© 2024 Michigan State University Board of Trustees
Public Media from Michigan State University
Play Live Radio
Next Up:
0:00 0:00
Available On Air Stations

US Supreme Court To Hear Case Discrimination Case Involving Michigan Funeral Home

flickr creative commons

The United States Supreme Court will hear arguments in a sex discrimination case involving a Michigan funeral home.

Aimee Stephens was a funeral director at R.G and G.R Harris Funeral Homes. The company has three locations in Michigan. Stephens says she was fired when she told the owners she was transitioning from male to female and would begin to wear women’s clothing. The Court of Appeals ruled that the funeral home’s firing of Stephens was unlawful sex discrimination under federal law.

The funeral home appealed to the US Supreme Court. Jim Campbell is an attorney with Alliance Defending Freedom – that’s a conservative law firm that represents the funeral home. He said the courts can’t rewrite federal law to have “sex” mean “gender identity.”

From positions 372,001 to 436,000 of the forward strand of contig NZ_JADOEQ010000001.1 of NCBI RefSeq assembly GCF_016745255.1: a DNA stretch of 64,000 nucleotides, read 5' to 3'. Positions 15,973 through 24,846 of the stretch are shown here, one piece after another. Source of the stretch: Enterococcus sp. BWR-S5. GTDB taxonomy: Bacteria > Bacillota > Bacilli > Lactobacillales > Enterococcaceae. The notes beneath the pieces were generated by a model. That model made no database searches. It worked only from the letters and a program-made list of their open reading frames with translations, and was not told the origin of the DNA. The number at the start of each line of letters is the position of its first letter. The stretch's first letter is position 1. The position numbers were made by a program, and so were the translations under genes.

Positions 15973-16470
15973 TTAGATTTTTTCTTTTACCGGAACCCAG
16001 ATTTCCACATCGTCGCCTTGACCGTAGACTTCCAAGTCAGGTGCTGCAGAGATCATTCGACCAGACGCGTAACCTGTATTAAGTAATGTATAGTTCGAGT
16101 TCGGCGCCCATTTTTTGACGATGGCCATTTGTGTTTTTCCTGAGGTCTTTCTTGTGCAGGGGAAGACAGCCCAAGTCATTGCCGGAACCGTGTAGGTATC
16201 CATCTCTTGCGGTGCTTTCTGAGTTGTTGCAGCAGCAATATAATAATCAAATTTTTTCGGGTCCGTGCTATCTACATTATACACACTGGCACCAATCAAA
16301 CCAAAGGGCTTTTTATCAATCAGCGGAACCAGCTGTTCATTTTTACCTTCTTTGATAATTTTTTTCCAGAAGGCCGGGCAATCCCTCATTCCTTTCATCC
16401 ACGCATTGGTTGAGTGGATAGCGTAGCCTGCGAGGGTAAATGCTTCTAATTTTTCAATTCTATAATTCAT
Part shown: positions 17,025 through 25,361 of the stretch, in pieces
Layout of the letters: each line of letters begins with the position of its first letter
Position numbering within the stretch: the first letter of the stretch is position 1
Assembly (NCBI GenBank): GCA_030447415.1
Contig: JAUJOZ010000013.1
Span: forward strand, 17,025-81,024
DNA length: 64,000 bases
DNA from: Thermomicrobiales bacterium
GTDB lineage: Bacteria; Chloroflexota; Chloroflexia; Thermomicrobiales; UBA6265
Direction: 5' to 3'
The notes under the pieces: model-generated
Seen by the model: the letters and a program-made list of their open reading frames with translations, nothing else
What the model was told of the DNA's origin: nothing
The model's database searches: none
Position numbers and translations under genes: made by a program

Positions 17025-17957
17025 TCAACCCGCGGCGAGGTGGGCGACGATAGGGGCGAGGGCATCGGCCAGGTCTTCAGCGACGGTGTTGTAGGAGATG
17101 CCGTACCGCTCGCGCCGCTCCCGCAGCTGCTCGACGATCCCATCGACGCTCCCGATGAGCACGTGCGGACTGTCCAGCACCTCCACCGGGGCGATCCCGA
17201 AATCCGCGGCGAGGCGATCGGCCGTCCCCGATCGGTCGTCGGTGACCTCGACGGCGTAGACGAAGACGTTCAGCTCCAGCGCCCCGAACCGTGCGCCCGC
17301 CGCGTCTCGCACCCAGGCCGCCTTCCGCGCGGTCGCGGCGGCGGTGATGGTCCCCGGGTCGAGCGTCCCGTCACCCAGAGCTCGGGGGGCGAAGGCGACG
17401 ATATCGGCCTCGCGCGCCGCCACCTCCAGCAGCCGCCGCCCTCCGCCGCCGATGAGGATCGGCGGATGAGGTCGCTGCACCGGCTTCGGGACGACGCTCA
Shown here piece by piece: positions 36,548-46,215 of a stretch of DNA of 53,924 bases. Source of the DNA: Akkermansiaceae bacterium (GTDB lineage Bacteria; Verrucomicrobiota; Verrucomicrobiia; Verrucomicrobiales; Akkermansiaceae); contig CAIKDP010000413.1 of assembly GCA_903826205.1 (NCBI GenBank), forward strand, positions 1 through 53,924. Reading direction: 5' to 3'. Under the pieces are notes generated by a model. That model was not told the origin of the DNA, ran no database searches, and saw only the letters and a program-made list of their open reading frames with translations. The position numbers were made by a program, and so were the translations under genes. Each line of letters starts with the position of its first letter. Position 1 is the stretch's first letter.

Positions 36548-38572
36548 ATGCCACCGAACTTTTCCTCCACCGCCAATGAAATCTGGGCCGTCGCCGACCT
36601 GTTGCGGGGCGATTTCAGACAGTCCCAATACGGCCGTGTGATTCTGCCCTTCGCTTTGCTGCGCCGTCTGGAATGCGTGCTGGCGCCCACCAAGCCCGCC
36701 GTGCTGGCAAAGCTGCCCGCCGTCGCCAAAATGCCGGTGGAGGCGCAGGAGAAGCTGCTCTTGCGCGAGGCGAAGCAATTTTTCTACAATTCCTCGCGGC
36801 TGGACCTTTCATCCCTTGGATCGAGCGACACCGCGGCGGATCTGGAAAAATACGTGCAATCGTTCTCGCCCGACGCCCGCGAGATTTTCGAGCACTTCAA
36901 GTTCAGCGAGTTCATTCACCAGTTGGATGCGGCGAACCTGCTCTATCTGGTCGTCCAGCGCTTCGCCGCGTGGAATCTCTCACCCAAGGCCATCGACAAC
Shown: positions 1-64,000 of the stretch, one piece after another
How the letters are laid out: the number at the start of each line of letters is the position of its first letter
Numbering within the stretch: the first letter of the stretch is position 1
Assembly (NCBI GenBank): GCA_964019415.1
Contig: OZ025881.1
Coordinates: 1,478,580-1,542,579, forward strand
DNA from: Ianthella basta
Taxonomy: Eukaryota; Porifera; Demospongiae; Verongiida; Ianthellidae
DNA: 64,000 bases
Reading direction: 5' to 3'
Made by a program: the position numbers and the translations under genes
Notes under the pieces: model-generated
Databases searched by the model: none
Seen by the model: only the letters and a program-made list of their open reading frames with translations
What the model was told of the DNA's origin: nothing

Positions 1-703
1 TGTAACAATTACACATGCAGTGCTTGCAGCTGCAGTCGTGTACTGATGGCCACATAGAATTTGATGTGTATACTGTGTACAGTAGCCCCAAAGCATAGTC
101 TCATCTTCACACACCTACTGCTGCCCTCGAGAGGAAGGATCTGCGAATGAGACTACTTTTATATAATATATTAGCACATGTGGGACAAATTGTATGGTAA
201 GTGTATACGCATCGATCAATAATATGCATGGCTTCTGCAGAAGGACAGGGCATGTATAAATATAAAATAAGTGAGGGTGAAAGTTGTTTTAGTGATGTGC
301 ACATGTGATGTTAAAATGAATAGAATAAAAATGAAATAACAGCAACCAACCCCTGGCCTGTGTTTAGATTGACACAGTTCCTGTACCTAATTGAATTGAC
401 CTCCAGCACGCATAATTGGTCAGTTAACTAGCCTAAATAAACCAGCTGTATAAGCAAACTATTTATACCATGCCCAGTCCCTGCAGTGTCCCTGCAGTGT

“We’re hopeful that the court will correct that mistake and will make it clear that changes like this must only come through Congress,” he said.

The makeup of the court has changed dramatically since the same court legalized same sex marriage. President Donald Trump recently appointed two new, conservative judges.

Jay Kaplan is an attorney with the ACLU of Michigan – the organization has filed briefs in the case. He said they are concerned about the makeup of the court. But Kaplan continued, “I think if the court decides that firing LGBT people is legal, I think that would shock most of America.”

The case will be decided along with two other cases where LGBTQ people say they were fired due to their sexual orientation. The court will hear arguments in the fall.

Before becoming the newest Capitol reporter for Michigan Public Radio Network, Cheyna Roth was an attorney. She spent her days fighting it out in court as an assistant prosecuting attorney for Ionia County.
Related Content
Journalism at this station is made possible by donors who value local reporting. Donate today to keep stories like this one coming. It is thanks to your generosity that we can keep this content free and accessible for everyone. Thanks!